Headline numbers from the November labor market report from the UK’s Office for National Statistics are pretty impressive. At the first glance. The unemployment rate dwelled at a 42-year low in September, the nominal weekly earnings rose 2.2% over the year with and without bonuses and the number of people claiming unemployment benefits rose 1.1K in September only.
So why GBP/USD initially knee-jerked up but sold out lower in the follow-up of the report?
It is because the first glance does not reveal the trends behinds the headline numbers.
First, there were 8.88 million people aged 16 to 64 who were economically inactive in September And that is by 117K more than in April-to-June period, but still 20K less than a year ago. The UK economy has shed 225K jobs just over the past two months.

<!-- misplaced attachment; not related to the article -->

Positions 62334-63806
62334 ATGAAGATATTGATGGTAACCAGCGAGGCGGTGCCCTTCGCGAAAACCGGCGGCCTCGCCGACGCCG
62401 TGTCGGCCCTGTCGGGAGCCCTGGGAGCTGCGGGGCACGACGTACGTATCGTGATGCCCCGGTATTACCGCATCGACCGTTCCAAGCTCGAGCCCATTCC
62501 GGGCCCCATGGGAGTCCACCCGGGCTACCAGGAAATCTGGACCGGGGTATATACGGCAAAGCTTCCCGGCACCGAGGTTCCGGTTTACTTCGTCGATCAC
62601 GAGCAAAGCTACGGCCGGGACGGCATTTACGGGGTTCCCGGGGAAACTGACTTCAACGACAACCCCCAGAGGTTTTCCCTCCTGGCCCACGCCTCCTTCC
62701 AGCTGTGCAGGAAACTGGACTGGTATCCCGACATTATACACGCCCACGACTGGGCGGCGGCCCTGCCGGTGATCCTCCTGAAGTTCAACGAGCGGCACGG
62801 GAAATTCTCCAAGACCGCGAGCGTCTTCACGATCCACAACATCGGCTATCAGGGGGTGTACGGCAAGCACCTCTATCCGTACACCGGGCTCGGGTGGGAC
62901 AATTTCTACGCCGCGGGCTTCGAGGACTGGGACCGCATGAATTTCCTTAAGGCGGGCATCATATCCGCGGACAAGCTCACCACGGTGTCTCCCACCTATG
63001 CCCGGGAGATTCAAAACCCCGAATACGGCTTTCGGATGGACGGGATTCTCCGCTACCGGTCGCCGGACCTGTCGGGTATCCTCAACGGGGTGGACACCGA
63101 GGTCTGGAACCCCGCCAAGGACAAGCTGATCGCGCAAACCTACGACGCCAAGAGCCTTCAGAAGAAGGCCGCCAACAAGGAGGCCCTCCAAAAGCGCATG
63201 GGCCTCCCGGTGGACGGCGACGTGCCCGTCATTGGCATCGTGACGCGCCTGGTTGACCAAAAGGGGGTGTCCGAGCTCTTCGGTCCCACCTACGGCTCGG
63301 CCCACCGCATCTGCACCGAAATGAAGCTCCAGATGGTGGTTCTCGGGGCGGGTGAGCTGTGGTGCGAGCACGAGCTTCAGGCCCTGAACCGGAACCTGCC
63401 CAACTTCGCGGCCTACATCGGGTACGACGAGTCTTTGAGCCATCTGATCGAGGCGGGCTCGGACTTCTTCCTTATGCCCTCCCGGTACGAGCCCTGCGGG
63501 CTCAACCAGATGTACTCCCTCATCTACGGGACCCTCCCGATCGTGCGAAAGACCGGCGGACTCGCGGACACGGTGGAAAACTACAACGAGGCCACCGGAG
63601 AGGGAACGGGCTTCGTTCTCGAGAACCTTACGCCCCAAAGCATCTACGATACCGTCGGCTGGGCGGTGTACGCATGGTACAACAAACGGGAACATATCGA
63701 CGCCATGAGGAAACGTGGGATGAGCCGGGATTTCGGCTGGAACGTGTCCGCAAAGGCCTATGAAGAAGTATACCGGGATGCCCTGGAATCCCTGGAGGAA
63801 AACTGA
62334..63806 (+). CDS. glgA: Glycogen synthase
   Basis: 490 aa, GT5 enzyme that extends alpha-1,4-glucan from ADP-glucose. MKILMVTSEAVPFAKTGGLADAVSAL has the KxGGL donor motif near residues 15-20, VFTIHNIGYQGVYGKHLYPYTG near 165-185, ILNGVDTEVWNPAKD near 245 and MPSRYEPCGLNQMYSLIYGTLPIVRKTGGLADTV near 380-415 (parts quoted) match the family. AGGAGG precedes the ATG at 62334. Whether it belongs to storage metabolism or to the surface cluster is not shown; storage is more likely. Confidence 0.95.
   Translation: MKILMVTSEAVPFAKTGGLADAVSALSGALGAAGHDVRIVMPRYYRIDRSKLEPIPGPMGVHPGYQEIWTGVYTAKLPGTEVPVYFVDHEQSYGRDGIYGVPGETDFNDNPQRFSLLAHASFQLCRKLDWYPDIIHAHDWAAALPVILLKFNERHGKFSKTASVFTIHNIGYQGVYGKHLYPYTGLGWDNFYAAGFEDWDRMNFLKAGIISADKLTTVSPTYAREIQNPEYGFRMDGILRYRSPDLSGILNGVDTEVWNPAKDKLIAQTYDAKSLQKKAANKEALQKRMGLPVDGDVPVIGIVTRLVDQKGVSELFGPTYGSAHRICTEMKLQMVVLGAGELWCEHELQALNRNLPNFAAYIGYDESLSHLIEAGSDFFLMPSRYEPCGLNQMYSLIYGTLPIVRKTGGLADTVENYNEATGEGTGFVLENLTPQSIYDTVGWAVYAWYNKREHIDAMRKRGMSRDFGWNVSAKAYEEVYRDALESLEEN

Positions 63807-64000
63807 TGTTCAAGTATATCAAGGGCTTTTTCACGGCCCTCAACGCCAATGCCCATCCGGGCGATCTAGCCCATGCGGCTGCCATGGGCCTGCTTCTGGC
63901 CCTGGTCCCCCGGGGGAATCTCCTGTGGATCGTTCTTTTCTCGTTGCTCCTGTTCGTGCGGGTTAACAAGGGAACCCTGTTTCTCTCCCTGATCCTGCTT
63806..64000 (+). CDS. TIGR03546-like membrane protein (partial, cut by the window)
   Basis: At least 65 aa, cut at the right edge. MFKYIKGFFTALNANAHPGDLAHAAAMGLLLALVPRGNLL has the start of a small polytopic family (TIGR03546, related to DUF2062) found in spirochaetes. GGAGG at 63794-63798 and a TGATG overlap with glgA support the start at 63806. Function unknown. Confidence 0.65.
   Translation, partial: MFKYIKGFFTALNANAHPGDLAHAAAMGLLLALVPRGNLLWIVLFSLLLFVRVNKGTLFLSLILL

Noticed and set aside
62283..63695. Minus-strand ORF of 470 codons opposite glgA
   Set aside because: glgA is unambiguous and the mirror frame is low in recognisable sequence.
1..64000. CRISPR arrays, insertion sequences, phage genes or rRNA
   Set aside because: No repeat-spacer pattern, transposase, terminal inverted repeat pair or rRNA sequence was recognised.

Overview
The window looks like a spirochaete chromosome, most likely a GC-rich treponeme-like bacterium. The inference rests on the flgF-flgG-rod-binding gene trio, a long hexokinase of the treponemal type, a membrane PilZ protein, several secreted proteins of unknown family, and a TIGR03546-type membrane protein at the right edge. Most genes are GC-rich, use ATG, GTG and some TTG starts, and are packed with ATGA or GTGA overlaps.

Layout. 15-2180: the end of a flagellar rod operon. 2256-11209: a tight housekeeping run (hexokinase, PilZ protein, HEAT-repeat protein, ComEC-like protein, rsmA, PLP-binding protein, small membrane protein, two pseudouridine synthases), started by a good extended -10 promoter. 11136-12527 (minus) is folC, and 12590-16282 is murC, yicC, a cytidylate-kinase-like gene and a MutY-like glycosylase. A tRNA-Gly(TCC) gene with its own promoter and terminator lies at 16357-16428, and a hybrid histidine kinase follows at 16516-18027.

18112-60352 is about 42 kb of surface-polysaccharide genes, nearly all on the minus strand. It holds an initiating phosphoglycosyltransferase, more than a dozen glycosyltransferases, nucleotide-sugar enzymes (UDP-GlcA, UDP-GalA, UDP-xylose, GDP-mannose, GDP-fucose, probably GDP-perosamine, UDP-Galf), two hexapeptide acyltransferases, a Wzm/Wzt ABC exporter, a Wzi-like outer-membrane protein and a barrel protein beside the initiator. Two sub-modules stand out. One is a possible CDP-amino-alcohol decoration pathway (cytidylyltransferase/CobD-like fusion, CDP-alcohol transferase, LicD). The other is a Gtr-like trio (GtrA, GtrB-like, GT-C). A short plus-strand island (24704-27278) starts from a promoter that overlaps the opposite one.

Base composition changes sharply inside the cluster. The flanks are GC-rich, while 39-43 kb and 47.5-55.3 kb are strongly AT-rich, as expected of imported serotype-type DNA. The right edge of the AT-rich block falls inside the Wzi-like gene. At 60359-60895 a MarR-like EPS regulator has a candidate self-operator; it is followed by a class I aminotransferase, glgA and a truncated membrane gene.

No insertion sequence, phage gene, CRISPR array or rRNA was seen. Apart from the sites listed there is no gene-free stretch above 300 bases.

Falling compared to previous months, but still better than a year ago means that the momentum the economy received in late 2016 is fizzling out of the UK labor market and currently lower economic growth rate is just not enough to keep indicators improving.
Such a scenario is detrimental to the monetary policy stance. Current outlook of the Bank of England is largely based on assumptions of a strong and resilient labor market that will eventually end up in higher wages as early as at the beginning of 2018. The Bank of England expects average hourly earnings growth to hit 3% next year.
The Bank of England has provided ultra-dovish outlook for the Bank rate to rise by additional 25 basis points rate hike in next three years, but with employment faltering and Brexit negotiations stalling, it may not be enough for wages to pick-up that quickly making the Bank of England a prisoner of even more dovish outlook ruling out any rate moves in 2018.
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